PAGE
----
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Tech: The 944 / 951 Ignition System.

 
Old 02-10-2013, 12:41 PM
  #16  
gregeast
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Great stuff Joshua, thanks as always for sharing your knowledge with the community.

While 'bigger is always better', or in this case 'more energy is always better', in the real world of our engines:

What's the advantage of more energy at higher revs?
Why is being able to run a wider spark plug gap an advantage?
Any effect on emissions from this?

Just curious!
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Old 02-10-2013, 12:54 PM
  #17  
Adker
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MSD makes a 6ALN Ignition Control ignition module that drive this coil, no need to worry about cooking the DME. The MSD Blaster HVC II Coil PN 8253 is the preferred coil for this unit.

Last edited by Adker; 05-16-2013 at 10:10 PM.
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Old 02-10-2013, 01:31 PM
  #18  
refresh951
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Originally Posted by Adker View Post
MSD makes a 6ALN Ignition Control ignition module that drive this coil, no need to worry about cooking the DME. The MSD Blaster HVC II Coil PN 8253 is the preferred coil for this unit.
If you can change the dwell map there is no need for the the 6A. The DME/ HVC-II (with proper dwell map) will out perform it according to Rogue.

Last edited by refresh951; 02-10-2013 at 06:44 PM.
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Old 02-10-2013, 02:14 PM
  #19  
blown 944
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As always, above and beyond...

As I've said before, I fell very fortunate to be involved (in a limited capacity) and witness to what goes on in your office. Funny though, most times, you're speaking greek to me and showing me with your test equiptment.


In the end... Like the infamous Ricky Bobby.... I just wanna go fast.

Thanks!!
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Old 02-10-2013, 02:15 PM
  #20  
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Originally Posted by Adker View Post
MSD makes a 6ALN Ignition Control ignition module that drive this coil, no need to worry about cooking the DME. The MSD Blaster HVC II Coil PN 8253 is the preferred coil for this unit.
The 6ALN is $315... Plus you have to figure out where to mount another piece of hardware in an already cluttered engine bay.

The stock DME can run the HVC II coil with no additional hardware (Josh just explained how, and with no danger to the DME). So you buy the M-tune (Which you want anyway), and the coil....and you're done.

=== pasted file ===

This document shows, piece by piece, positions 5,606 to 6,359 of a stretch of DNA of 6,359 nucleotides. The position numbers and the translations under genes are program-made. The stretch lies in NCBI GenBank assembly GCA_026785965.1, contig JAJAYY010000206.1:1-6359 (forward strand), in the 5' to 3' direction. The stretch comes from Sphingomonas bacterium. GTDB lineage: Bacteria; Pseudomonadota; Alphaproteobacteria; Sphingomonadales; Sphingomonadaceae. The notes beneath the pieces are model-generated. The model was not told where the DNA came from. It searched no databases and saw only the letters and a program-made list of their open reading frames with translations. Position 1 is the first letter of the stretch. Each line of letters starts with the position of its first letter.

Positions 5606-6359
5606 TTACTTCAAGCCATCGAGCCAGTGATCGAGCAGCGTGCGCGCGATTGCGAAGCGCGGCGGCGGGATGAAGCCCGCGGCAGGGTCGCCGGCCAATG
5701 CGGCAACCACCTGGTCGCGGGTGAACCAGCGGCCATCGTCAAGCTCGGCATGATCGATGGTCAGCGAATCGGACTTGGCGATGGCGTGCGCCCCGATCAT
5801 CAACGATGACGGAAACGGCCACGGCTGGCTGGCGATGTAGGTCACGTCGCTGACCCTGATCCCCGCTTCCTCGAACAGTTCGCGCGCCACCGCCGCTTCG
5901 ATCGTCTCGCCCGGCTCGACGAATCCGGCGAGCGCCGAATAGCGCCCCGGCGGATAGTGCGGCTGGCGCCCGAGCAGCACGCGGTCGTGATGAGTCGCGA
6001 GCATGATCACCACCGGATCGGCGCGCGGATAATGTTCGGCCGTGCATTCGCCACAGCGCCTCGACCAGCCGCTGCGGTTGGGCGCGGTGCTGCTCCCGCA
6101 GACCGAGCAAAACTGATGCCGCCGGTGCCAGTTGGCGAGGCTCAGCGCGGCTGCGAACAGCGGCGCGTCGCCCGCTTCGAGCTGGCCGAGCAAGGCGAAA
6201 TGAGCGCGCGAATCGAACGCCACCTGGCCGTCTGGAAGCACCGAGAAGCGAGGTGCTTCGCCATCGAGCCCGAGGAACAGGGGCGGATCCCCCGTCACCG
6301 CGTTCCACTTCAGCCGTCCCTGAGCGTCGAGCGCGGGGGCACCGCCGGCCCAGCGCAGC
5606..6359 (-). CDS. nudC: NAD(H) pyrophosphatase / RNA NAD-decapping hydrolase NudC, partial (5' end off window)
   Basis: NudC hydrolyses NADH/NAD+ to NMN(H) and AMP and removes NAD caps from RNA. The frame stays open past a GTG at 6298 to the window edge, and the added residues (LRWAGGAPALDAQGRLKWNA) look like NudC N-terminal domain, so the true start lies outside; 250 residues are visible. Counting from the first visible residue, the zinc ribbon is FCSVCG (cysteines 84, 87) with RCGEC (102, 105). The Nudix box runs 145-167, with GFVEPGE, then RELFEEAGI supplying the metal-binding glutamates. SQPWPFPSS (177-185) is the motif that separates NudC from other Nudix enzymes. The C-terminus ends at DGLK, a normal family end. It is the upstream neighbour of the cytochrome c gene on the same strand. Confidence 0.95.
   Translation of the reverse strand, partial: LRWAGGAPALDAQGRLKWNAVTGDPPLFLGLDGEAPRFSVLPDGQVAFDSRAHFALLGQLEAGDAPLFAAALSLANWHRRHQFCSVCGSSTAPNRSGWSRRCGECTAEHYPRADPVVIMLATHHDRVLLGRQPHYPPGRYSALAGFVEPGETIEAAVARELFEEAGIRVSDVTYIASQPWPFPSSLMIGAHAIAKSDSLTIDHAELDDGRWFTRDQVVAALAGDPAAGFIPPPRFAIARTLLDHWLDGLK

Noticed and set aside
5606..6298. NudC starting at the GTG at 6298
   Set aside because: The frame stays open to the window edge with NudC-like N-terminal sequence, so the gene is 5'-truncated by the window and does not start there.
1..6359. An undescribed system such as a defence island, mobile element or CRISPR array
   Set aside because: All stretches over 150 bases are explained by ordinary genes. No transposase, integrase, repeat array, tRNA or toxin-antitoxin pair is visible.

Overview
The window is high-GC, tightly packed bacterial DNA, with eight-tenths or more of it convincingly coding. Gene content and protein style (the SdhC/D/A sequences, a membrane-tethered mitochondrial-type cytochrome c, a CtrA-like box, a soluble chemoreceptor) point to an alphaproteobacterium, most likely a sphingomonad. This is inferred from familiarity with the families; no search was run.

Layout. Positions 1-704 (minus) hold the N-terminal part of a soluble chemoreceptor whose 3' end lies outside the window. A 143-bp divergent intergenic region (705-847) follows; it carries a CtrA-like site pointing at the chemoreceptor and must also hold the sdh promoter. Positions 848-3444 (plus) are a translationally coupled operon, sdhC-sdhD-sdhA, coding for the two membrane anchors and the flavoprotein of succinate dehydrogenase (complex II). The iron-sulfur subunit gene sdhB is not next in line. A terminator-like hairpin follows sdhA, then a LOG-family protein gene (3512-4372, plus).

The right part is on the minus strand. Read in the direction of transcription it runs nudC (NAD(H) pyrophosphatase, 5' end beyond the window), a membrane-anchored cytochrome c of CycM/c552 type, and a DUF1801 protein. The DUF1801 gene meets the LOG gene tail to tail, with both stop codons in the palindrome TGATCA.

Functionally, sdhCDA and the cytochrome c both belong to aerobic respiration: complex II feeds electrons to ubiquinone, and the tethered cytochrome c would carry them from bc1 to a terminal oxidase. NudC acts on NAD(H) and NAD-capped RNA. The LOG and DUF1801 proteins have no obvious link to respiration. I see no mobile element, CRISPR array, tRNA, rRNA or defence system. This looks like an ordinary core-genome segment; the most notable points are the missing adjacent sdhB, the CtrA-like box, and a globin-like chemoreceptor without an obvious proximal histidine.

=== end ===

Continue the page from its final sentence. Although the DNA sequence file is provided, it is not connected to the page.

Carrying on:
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Old 02-10-2013, 06:08 PM
  #21  
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Originally Posted by Eric_Oz_S2 View Post
Joshua

Thanks or the write up, very interesting. So does the higher coil energy result in any measurable increase in spark duration and combustion efficiency? I always wondered whether these MSD kits really made a difference. It's not like a twin spark head in the 911 derivatives with the dual distributors, which do make some difference in power output.
Originally Posted by 964-C2 View Post
+1
On an inductive ignition, higher energy should translate into longer spark duration (all things else remaining equal).

During the combustion stroke, the air/fuel mixture is swirling, tumbling, and generally anything but still. This means having a longer spark duration has the possibility of igniting multiple areas of the air/fuel mixture as it passes by the spark-plug. This is similar to lighting a camp-fire in multiple spots, opposed to one spot. By lighting the air/fuel mixture in multiple areas, the flame-front is improved, which results in a faster combustion. This means the engine needs less timing advance; less timing advance means less "negative work" of the combustion process resisting the pistons upward movement.

The MSD ignition boxs are a capacitive ignition system. This is different than our inductive ignition. On our cars, the energy to fire the spark-plug is developed, and stored in the coil (an inductor). The MSD box uses capacitors to store the energy.
In an inductive system, it will only develop the minimum voltage necessary to jump the spark-plug gap. Any remaining energy (current) is then used to sustain the spark (spark-duration).
In a capacitive system, the ignition box sends a very high primary voltage to the coil (can be >500volts). The coil isn't really used to store any energy - rather it is only used as a transformer, to bump up voltage. With the capacitive system, there is a lot of voltage, but no real current. The result is that the MSD box might be able to jump a larger gap, but the spark duration is typically much shorter than an inductive ignition. This is a problem - even if the voltage is really high, that does not guarantee that the air/fuel will ignite; you need time for the spark to heat the air/fuel.

Originally Posted by URG8RB8 View Post
Does this mean the Rogue Tuning penultimate ignition kit is going to be available soon? You know I have been waiting a long time for this!
Perhaps... This is more to show Rogue Tuning customers that they have options for improving their ignition system. (I don't currently have plans to carry either the Blaster or HVC-II coil)

Originally Posted by MooreBoost View Post
josh you the man!!!
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Old 02-10-2013, 06:12 PM
  #22  
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Originally Posted by refresh951 View Post
Great information! Thanks to Joshua I have my ignition setup covered for the Ultra Stroker Build. The Blaster Coil is going to allow me to run the timing I want to keep the motor very crisp. He once again gives an outstanding solution that is very reasonable from a cost standpoint.

I must say that Joshua's knowledge goes FAR BEYOND just tuning. He has some great insight into many areas concerning our cars. Not only has he made significant contributions to the platform, he has a genuine passion for the 951.
Thanks Shawn
BTW - I think you mean the HVC-II coil

Originally Posted by lart951 View Post
question how do I change the ignition dwell map to account for the HVC II col?
Lart, that is something only accessible in the DME software...

Originally Posted by URG8RB8 View Post
Josh: